Поддержание изменений в университетах. Преемственность кейс-стади и концепций
The aim of the work is to create applications for execution of practice works on the stand NI ELVIS II by National Instruments using augmented reality. To form proposals and obtain information about existing objects and the conditions for their interaction with virtual objects. The scheme of the development object is described, its main blocks are indicated.
The information designed for the mobile operating system Android. A user holding a smartphone in their hand (or donning a special helmet) bring the device to the workstation. When the object camera is placed on the laboratory stand, the application starts the algorithm for comparing the captured image with the base markers, after which the analysis result appears on the screen. The user can be tested on the current laboratory work by testing their knowledge.
In the article, the following fundamental questions are comprehended: whether education remains a public good, whose objective is the all-round development of the individual, in the sense that the ancestors of the modern education system understood it, or it has become one of the new areas of the economy related to the services sector. The answer to this question is of key importance for understanding the role of education in modern society, since in the former case the responsibility lies with the state, and in the latter case we are dealing with a market, where the laws of supply and demand rule.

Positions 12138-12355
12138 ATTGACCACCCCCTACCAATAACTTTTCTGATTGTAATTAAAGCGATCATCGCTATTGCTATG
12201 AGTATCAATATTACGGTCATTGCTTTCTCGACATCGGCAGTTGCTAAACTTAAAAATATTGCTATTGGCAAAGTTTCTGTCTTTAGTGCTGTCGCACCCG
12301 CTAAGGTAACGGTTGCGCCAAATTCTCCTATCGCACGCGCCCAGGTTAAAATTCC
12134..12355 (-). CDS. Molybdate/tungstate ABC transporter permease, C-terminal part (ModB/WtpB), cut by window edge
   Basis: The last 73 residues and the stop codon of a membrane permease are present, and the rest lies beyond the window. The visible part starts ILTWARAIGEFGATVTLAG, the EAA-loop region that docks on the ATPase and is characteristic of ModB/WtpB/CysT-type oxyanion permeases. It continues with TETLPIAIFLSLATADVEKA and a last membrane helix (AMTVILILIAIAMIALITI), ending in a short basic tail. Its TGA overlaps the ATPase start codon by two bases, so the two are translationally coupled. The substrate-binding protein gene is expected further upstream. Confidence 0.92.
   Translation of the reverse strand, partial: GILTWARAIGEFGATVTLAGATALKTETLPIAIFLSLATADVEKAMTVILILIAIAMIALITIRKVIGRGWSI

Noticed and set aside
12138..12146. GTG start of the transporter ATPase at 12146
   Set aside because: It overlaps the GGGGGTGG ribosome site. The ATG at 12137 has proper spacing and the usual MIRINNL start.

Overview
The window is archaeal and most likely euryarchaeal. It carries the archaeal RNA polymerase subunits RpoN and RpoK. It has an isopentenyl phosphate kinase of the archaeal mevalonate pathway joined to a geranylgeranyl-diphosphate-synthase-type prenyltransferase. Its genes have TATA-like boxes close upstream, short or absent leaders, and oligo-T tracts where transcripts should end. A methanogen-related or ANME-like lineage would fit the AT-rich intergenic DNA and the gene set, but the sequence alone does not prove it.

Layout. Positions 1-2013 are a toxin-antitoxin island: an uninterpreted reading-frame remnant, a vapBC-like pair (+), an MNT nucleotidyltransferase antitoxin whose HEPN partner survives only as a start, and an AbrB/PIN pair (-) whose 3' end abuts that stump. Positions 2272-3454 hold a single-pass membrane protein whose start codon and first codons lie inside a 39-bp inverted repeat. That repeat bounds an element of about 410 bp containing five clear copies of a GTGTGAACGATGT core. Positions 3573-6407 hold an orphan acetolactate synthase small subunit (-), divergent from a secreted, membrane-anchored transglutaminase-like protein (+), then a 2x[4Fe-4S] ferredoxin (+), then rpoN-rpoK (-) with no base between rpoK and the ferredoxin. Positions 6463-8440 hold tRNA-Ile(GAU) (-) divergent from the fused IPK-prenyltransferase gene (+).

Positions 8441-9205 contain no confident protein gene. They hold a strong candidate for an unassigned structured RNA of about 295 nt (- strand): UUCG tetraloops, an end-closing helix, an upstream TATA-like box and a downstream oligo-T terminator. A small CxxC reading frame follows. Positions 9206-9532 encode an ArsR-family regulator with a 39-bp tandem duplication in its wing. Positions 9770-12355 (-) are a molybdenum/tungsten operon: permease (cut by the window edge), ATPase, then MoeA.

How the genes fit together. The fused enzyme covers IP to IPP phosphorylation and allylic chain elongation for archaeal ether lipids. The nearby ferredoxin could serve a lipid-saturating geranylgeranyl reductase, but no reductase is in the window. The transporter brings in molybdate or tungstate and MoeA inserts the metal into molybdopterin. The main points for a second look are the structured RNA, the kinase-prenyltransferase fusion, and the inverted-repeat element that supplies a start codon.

Institutions affect investment decisions, including investments in human capital. Hence institutions are relevant for the allocation of talent. Good market-supporting institutions attract talent to productive value-creating activities, whereas poor ones raise the appeal of rent-seeking. We propose a theoretical model that predicts that more talented individuals are particularly sensitive in their career choices to the quality of institutions, and test these predictions on a sample of around 95 countries of the world. We find a strong positive association between the quality of institutions and graduation of college and university students in science, and an even stronger negative correlation with graduation in law. Our findings are robust to various specifications of empirical models, including smaller samples of former colonies and transition countries. The quality of human capital makes the distinction between educational choices under strong and weak institutions particularly sharp. We show that the allocation of talent is an important link between institutions and growth.